Here’s what the output looks like with a cloud provider like Azure AD.

The attacker could use the obtained user details to conduct an automated password brute-force attack and get access to Server A, from where they can try to acquire access to the AD server.

Brute force attack on synced user identities

Extracting the keys to the kingdom (AD server):

Since Server A is a production server (meaning it’s privileged), there are many ways to gain access to the AD server from it:

  • There’s a good chance that the administrator account used to configure Server A was also used to configure the AD server. Or at the very least, the passwords of the administrator accounts on both servers may be the same. An attacker could simply try multiple password combinations against the admin account and replay the password on the AD server if found to be valid.

  • The attacker could also opt for a stealthier approach by extracting passwords from a memory dump (LSASS) of Server A.

  • The attacker could read into the registry to find saved information from remote sessions (RDP, FileZilla, SuperPuTTy) and extract the passwords of users who may have remotely accessed the AD server from Server A.

Extracting passwords from LSASS:

It is possible to generate a dump file of the LSASS using Task Manager or other Windows system tools. The dump file can then be copied and extracted from the attacker’s system to obtain user passwords.

Extracting passwords from remote tools:

Attackers can leverage publicly available PowerShell scripts to find and decrypt saved session information from remote access tools. The HKEY_USERS registry is queried for all users who have logged on to a domain-joined box at some point. For instance, if users from Server B remotely accessed Server A, then querying the registry key of Server B might give us the sensitive remote session saved information (like user account names and cleartext passwords).

Adding backdoor entries into the AD server:

If the user account compromised by the brute-force attack on Server A happens to be a privileged user, the privilege can be exploited to add backdoor entries into the AD server using a Windows installer application.

Once credentials are discovered or a backdoor entry is injected into AD, we’ve essentially received the keys to the kingdom—it’s game over. We can transfer the domain’s sensitive data to a remote server.

 Although NTT stopped its servers and blocked communication with the AD server as soon as the attack was discovered, it was too late. NTT later discovered by May 11 that another server, Server C, was compromised via Server B, and the company realized that the personal data of 621 customers had been leaked.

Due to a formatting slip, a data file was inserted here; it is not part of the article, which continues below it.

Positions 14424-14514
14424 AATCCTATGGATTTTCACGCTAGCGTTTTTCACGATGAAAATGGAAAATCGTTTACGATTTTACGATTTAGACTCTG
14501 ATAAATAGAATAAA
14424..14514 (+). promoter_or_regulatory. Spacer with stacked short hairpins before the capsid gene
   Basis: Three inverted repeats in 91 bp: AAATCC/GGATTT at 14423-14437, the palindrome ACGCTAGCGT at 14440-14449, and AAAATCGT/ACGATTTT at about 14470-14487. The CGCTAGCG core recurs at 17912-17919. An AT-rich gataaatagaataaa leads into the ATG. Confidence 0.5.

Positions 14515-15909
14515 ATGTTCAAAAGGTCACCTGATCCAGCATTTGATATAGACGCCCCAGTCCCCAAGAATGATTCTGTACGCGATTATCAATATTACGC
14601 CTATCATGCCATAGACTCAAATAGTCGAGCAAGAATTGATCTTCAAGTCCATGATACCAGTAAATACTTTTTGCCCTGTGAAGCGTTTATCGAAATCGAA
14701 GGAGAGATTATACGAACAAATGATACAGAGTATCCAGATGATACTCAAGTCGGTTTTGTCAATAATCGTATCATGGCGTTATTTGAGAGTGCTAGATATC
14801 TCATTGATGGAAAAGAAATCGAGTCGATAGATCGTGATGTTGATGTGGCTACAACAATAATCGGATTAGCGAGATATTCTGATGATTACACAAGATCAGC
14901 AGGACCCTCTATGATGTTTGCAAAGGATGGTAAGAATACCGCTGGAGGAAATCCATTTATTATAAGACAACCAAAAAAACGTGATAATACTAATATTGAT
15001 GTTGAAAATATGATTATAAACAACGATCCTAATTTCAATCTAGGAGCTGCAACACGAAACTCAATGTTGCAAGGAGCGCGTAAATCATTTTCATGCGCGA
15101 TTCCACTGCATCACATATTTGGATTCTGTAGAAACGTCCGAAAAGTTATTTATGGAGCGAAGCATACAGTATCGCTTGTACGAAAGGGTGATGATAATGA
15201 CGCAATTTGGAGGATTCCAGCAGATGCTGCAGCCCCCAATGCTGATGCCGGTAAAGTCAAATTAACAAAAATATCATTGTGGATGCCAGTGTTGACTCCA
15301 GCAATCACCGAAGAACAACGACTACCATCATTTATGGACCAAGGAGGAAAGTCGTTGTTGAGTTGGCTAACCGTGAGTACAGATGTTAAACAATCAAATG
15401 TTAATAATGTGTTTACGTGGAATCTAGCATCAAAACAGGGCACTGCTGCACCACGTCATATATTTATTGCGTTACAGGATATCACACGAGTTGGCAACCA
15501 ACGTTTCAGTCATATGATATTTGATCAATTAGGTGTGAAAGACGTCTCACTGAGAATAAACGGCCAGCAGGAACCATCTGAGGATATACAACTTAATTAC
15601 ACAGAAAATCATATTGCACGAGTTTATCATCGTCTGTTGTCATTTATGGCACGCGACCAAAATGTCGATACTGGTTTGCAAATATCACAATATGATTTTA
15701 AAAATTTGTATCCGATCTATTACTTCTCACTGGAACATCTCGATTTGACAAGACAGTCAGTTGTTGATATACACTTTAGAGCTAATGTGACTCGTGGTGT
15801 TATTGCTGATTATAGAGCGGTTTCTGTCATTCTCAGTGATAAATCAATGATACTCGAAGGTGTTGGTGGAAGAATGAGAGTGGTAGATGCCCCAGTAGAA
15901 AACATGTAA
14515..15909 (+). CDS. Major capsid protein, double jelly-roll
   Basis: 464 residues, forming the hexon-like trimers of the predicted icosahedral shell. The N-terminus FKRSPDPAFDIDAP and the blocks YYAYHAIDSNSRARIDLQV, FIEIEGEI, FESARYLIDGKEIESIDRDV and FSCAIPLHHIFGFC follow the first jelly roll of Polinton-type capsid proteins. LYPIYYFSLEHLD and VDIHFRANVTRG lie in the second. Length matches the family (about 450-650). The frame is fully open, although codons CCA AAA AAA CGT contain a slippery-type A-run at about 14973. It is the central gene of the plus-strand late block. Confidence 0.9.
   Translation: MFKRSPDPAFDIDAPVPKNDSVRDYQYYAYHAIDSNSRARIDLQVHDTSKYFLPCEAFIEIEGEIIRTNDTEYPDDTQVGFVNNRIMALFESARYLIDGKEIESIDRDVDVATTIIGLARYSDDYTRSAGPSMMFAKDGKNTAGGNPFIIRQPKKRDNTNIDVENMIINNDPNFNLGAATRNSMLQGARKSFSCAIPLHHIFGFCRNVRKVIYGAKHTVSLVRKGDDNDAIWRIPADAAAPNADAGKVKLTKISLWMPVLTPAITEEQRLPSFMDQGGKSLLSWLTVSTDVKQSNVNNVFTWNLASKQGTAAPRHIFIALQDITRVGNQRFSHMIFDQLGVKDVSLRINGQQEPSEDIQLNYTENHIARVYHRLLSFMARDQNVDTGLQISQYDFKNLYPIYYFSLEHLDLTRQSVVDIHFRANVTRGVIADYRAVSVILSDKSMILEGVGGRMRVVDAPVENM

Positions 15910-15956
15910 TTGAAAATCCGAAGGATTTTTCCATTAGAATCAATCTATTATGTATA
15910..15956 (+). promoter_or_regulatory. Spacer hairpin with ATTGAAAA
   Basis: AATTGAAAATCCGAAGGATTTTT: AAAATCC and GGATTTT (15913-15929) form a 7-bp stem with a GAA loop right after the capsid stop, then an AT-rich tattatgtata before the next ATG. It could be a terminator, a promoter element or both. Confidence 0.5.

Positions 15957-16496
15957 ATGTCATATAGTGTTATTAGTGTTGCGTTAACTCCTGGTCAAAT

The attack pattern above may not be an exact replica of what happened during the NTT breach, but it still sheds light on the fact that every organization, whether it’s running on-premises AD, cloud services, or even a fusion of both, is at significant risk.

 Unfortunately, the native auditing tools are very limited in their capabilities and do not have advanced enough monitoring capabilities to detect such sophisticated attacks. And the fact that attackers quickly traverse between multiple servers, workstations, and other endpoints makes auditing hybrid AD an extremely challenging task.

 With ManageEngine Log360, you can monitor your member servers, cloud services, workstations, and AD servers around the clock for activity that is malicious or sensitive. Its reports help you monitor:

  • Logon patterns (e.g., the servers accessed during the attack, the type of logon, and which users logged in and from where).

  • New process creations on servers.

  • Anomalous patterns, like logons at unusual times or a user accessing a server for the first time.

  • Advanced AD changes (e.g., malicious scripts used, file and folder modifications, and registry changes).

  • Changes on cloud services like Azure, AWS, and Google Cloud.

 Additionally, with the ability to configure customized alerts and instantly mitigate damage by shutting down devices, terminating user sessions, or carrying out more actions based on the scripts configured, you can be rest assured that every sensitive change is brought to notice and acted upon.

Download a trial version of Log360 now, and ensure you’re not the reason for history repeating itself again.